Jasmine Valentin-Albanese

Graduate Student

Jasmine Valentin-Albanese

 

 

 

 

 

 

 

 

 

 

 

 

 

 

 

 

 

  PhD Candidate, Stony Brook University

 Former Project Coordinator (June 2015 – December 2017)

Jasmine Valentin-Albanese uses a variety of techniques to address questions concerning the conservation status and ecological role of commercially valuable predatory fish within the Mesoamerican Barrier Reef. Using Baited Remote Underwater Videos (BRUVs), stable isotope analysis and genetics she has gained an understanding of the behavioral interactions and trophic relationships of upper and mid-trophic level piscivores.


  What anthropogenic, environmental and habitat features determine grouper abundance and diversity on the Belize Barrier Reef?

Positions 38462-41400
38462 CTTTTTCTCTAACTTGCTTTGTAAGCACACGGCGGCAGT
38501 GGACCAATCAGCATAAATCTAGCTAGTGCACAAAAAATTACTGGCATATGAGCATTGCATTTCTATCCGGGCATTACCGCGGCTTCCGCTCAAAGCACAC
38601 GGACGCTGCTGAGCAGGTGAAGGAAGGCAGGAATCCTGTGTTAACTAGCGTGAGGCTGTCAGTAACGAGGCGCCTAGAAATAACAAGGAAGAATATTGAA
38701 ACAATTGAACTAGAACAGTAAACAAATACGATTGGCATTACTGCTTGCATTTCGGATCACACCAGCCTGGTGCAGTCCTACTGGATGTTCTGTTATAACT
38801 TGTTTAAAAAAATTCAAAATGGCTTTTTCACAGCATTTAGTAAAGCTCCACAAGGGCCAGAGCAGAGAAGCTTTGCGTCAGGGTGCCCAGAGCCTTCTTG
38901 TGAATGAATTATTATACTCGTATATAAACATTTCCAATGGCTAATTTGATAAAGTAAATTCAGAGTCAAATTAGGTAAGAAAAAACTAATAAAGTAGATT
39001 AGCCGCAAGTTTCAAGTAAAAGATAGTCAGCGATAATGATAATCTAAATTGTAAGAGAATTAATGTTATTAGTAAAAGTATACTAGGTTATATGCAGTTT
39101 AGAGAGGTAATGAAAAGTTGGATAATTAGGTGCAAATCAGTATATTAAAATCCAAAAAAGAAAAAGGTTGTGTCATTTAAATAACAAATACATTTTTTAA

How much dietary overlap occurs between different grouper species living on the same coral reef?

  Do large grouper species negatively affect small grouper species living on the same coral reef?


  Western Atlantic Region


  Uses baited remote underwater video (BRUV) to assess the abundance, diversity and behavioral interactions of grouper assemblages on coral reefs.

  Uses chemical tracers (bulk and amino acid compound specific stable isotopes) to assess reef fish ecology.

  Uses BRUVs as well as fisheries-independent sampling techniques to assess the effectiveness of current conservation strategies (i.e. marine reserves, seasonal closures) for grouper fisheries management.


   Educates members of the public, especially school children, about marine conservation.

  Mentors female and minority high school and undergraduate students in STEM fields.

  Mentors and supervises high school and undergraduate students that are analyzing BRUVs for Global FinPrint and other projects.

  Works with citizen scientists collecting BRUV data and educating them on shark conservation through hands-on field research.

  Works to increase knowledge of shark conservation in Belize through collaborations with local fisherman and stakeholders.